Daily Placebo

  • Wednesday, November 19, 2008
  • The Ants Screw Me Again.

    Okay, so I've got a bit of history with ants. Honestly, these dudes are annoying, right? Well some kinda researchers think that ants may be the solution to some of our traffic congestion woes.
    When the narrow route, as expected, became congested, ants know to tell each other to redirect their travels. An ant returning from the congested narrow route encounters another ant heading up that route and pushes that ant towards the wider lane.

    Seems like it'd make sense, right? Individuals who've just traveled on a path can communicate with those headed the opposite direction into the observed conditions. Oddly enough this eerily reminds me of an idea I postmarked on 2/21/07. Take a look:

    Wireless Real-time Itinerant Social Traffic System

    A mobile system that uses social information, made publicly available, to
    compile useful individual results for a single entity of the entire
    social group.


    The system would harvest speed, congestion and general flow
    information from a vehicle's on-board sensors and create a recent
    database track with geographic locations, times and infrastructure
    conditions. No optical or radio traffic monitoring equipment (to gather data on opposing cars
    without WRISTS installed) is required, but may enhance the overall
    community performance if present. As the vehicle proceeds on its route
    it actively searches with a wireless connection for oncoming vehicles
    also equipped with a compatible system.


    When a peer is found the systems trade recent databases,
    merging current road condition information. Each vehicle now possesses
    a complete local traffic map of the area with reliability ratings pertaining to data recency and surety of diagnosis. (some traffic
    patterns are easier to diagnose) Vehicles may also choose to rate
    personally collected data higher, or flag data, so that inconsistencies
    can be leveled out of the network should errors arise.


    The in-vehicle system will then use this information in its on
    screen navigation, creating alternate routes to minimize travel time
    (or another variable at the users discretion) to way-points in the
    infrastructure. The information may be displayed on the navigation
    screen by classifying roads into color groups, or may be used silently
    by the system to reroute traffic.


    Systems will need to be self tuning, calibrating for how long
    data may be used before it is no longer representative and must be
    discarded. In some areas 2 hours and 100 miles of data may be useful,
    while in other areas 15 minutes and 4 miles is the maximum lifespan.



    The system will also learn tendencies of specific roads over
    time for personal use, should a user frequent a particular area. This
    will allow for general prediction of traffic
    flows in routing. So if a thoroughfare is clear at 7:30, but is
    usually full at 8:10, the system can compute ETA to the hot spot and
    smartly disregard "road clear" information that it calculates likely to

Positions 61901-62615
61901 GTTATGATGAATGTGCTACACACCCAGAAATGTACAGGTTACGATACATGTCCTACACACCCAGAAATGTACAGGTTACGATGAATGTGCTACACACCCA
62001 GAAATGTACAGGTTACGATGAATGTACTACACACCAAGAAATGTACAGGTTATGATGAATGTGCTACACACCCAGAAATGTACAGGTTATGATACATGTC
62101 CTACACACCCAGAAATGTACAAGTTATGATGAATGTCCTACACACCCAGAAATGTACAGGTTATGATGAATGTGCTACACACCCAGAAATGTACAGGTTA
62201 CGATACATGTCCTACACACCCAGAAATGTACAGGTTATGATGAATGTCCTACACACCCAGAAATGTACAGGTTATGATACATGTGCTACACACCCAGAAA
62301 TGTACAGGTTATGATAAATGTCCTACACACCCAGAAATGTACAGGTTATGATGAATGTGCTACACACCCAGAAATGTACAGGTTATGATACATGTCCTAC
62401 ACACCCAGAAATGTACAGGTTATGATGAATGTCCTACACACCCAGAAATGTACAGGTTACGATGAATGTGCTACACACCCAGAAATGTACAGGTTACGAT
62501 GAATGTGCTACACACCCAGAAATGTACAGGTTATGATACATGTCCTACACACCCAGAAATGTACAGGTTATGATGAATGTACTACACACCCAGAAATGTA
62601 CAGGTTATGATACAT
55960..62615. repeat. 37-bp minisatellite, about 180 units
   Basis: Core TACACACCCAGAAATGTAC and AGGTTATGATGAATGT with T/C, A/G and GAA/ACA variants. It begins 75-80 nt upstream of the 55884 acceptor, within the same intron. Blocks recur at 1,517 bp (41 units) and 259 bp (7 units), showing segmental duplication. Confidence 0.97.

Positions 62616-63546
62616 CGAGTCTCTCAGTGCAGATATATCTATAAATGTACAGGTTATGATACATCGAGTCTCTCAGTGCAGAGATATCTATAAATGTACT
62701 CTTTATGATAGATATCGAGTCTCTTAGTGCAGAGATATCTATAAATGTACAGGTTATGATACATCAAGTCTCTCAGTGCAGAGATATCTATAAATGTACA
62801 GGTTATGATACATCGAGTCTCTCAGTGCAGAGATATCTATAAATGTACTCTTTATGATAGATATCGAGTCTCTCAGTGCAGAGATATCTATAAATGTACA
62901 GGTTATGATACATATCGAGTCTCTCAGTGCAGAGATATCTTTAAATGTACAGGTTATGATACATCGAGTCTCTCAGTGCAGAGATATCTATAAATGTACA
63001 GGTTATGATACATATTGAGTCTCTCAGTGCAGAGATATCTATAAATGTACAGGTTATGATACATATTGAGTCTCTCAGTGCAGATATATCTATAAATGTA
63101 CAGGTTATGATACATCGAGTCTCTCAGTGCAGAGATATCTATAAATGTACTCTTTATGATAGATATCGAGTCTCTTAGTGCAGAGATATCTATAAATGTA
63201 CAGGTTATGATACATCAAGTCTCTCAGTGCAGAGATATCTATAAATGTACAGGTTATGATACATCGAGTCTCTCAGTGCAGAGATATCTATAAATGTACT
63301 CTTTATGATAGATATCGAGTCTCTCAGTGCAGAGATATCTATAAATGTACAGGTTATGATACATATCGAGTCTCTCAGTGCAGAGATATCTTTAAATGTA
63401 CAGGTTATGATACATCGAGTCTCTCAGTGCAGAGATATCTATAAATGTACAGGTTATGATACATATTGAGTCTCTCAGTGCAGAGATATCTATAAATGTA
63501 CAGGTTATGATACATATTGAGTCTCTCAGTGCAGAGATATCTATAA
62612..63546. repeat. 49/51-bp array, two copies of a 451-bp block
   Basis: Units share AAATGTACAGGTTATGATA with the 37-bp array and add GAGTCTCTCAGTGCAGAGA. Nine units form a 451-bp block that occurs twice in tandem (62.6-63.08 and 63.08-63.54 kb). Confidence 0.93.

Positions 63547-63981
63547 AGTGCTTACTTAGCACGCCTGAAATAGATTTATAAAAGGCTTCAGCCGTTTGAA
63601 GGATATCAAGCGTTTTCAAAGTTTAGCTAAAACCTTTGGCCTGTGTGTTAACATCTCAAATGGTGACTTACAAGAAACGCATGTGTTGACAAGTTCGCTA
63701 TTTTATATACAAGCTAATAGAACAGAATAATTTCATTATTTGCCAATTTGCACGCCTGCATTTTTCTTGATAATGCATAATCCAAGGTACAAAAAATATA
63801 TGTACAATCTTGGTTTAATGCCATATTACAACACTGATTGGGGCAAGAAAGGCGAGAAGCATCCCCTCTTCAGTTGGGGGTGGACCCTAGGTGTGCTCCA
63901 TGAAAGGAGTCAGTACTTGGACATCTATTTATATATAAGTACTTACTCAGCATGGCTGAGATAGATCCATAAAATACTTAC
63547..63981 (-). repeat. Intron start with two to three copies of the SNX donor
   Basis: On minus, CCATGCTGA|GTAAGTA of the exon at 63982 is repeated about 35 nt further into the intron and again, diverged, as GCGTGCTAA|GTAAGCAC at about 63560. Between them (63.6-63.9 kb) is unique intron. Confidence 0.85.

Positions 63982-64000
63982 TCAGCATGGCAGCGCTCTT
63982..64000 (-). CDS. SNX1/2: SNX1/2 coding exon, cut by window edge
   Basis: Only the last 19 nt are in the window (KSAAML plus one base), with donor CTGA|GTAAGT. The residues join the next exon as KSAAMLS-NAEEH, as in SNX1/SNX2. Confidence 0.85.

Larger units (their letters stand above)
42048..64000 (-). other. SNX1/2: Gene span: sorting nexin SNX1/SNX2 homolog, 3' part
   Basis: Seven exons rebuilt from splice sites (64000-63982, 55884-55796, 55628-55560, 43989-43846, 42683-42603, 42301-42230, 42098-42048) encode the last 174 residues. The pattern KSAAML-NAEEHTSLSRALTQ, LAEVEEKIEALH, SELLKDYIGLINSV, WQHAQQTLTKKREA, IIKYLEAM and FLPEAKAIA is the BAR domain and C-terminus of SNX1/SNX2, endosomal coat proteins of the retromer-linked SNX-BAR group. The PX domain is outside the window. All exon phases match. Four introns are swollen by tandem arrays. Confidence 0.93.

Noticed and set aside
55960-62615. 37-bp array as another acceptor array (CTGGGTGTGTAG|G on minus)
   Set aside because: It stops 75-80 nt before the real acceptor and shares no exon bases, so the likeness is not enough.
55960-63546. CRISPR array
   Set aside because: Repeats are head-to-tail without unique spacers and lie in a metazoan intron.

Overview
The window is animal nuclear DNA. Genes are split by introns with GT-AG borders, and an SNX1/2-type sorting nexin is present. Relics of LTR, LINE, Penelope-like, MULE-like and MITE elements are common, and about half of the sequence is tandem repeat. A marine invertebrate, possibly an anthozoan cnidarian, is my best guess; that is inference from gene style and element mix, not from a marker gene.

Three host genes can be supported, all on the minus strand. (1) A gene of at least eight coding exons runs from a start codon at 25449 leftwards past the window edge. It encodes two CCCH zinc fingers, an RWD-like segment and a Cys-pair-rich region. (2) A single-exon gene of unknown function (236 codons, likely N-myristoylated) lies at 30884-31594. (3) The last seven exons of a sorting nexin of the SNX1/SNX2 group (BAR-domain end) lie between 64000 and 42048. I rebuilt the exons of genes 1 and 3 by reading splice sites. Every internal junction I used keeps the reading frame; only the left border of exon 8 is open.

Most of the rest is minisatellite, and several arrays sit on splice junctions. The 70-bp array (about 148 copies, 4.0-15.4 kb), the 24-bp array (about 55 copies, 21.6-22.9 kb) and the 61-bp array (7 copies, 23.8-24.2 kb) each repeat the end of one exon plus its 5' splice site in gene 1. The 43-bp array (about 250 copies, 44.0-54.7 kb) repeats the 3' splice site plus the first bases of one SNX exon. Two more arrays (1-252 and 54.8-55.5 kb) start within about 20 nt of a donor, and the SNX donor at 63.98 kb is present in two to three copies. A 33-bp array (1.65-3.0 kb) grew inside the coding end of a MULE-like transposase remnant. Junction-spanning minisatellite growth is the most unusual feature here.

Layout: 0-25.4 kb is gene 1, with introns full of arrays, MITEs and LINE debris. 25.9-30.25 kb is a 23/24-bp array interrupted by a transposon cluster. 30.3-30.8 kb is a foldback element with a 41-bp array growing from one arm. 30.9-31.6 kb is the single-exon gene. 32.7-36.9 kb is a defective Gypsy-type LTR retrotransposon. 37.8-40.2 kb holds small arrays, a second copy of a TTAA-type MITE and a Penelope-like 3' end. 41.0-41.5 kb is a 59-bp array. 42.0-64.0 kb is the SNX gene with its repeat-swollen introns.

be out of date on arrival. This average road condition prediction is
    not for social use, only recently harvested information is transmitted
    throughout the network. In addition existing traffic broadcast systems or fixed traffic
    counters may be integrated into routing because they mark known
    accidents and closures, but this information is for personal use, not
    socially distributed. This is intended to maintain the purity of the
    network so that only fresh and near-firsthand information is used which
    will eventually result in better local response times than widely
    aggregated reports of a metropolitan area.


    With multiple users an entire area of main thoroughfares can be mapped fairly quickly, depending on traffic speed and transmission range. The more users there are, the more current and ubiquitous the data will be.


    When enough users are enabled, oncoming traffic will act as a conduit for road information to stopped traffic. For example(figure 2): A car (A) in a traffic
    jam can pass information to car (B) as it proceeds in the opposite
    direction. Car (B) will in turn pass information to car (C) which is
    pointed the same direction as car (A) and in the same traffic jam. Car (C) can then use information passed backwards down the traffic jam to decide whether to reroute or to wait for traffic to clear.


    In more advanced situations cars with similar repeated tracks may suggest "bond" may also communicate destination way-points.

    To
    study: minimum number of devices for system to function. Effect of
    congestion avoidance on quality of data, multiple concurrent reroutes.
    Make extrapolated congestion based on routes and reported trends
    public? (figure1: assume traffic is red between 7:12 and 7:17 links)


    Freaking ants stole my idea and sold it to some German Scientists! And you call me crazy when I rant about ladybugs trying to kill me and not being able to trust insects.

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    1 Comments:

    At 6:48 AM, Blogger theKirkness said...

    W.R.I.S.T.S for short!

     

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